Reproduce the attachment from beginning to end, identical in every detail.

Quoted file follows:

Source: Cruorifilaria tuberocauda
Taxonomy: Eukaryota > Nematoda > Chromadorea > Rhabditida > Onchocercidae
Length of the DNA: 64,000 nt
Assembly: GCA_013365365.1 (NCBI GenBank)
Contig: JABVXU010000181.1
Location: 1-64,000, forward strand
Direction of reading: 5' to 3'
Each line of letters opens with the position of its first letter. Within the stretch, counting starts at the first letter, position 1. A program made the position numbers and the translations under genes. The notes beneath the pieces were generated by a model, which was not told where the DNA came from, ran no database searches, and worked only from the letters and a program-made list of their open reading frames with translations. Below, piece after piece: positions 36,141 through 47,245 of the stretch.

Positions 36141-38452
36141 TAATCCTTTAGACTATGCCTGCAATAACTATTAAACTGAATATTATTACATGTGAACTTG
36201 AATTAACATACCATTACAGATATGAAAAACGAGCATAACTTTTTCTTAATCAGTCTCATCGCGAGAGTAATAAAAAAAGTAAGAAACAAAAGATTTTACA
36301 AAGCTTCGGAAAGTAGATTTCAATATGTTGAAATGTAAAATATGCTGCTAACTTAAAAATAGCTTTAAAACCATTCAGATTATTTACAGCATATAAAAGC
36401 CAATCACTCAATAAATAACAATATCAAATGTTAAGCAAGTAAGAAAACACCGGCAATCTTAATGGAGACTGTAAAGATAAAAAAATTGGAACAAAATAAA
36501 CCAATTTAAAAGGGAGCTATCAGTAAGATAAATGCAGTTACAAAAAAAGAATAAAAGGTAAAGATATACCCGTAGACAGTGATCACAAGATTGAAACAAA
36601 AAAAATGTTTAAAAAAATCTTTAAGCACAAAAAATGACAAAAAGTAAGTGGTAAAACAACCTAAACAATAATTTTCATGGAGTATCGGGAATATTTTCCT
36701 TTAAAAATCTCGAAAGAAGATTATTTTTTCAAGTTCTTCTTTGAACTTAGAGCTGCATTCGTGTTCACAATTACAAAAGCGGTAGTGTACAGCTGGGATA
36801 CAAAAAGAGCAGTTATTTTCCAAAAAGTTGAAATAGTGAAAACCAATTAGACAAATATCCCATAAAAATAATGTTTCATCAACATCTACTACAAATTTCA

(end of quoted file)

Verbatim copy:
Source: Cruorifilaria tuberocauda
Taxonomy: Eukaryota > Nematoda > Chromadorea > Rhabditida > Onchocercidae
Length of the DNA: 64,000 nt
Assembly: GCA_013365365.1 (NCBI GenBank)
Contig: JABVXU010000181.1
Location: 1-64,000, forward strand
Direction of reading: 5' to 3'
Each line of letters opens with the position of its first letter. Within the stretch, counting starts at the first letter, position 1. A program made the position numbers and the translations under genes. The notes beneath the pieces were generated by a model, which was not told where the DNA came from, ran no database searches, and worked only from the letters and a program-made list of their open reading frames with translations. Below, piece after piece: positions 36,141 through 47,245 of the stretch.

Positions 36141-38452
36141 TAATCCTTTAGACTATGCCTGCAATAACTATTAAACTGAATATTATTACATGTGAACTTG
36201 AATTAACATACCATTACAGATATGAAAAACGAGCATAACTTTTTCTTAATCAGTCTCATCGCGAGAGTAATAAAAAAAGTAAGAAACAAAAGATTTTACA
36301 AAGCTTCGGAAAGTAGATTTCAATATGTTGAAATGTAAAATATGCTGCTAACTTAAAAATAGCTTTAAAACCATTCAGATTATTTACAGCATATAAAAGC
36401 CAATCACTCAATAAATAACAATATCAAATGTTAAGCAAGTAAGAAAACACCGGCAATCTTAATGGAGACTGTAAAGATAAAAAAATTGGAACAAAATAAA
36501 CCAATTTAAAAGGGAGCTATCAGTAAGATAAATGCAGTTACAAAAAAAGAATAAAAGGTAAAGATATACCCGTAGACAGTGATCACAAGATTGAAACAAA
36601 AAAAATGTTTAAAAAAATCTTTAAGCACAAAAAATGACAAAAAGTAAGTGGTAAAACAACCTAAACAATAATTTTCATGGAGTATCGGGAATATTTTCCT
36701 TTAAAAATCTCGAAAGAAGATTATTTTTTCAAGTTCTTCTTTGAACTTAGAGCTGCATTCGTGTTCACAATTACAAAAGCGGTAGTGTACAGCTGGGATA
36801 CAAAAAGAGCAGTTATTTTCCAAAAAGTTGAAATAGTGAAAACCAATTAGACAAATATCCCATAAAAATAATGTTTCATCAACATCTACTACAAATTTCA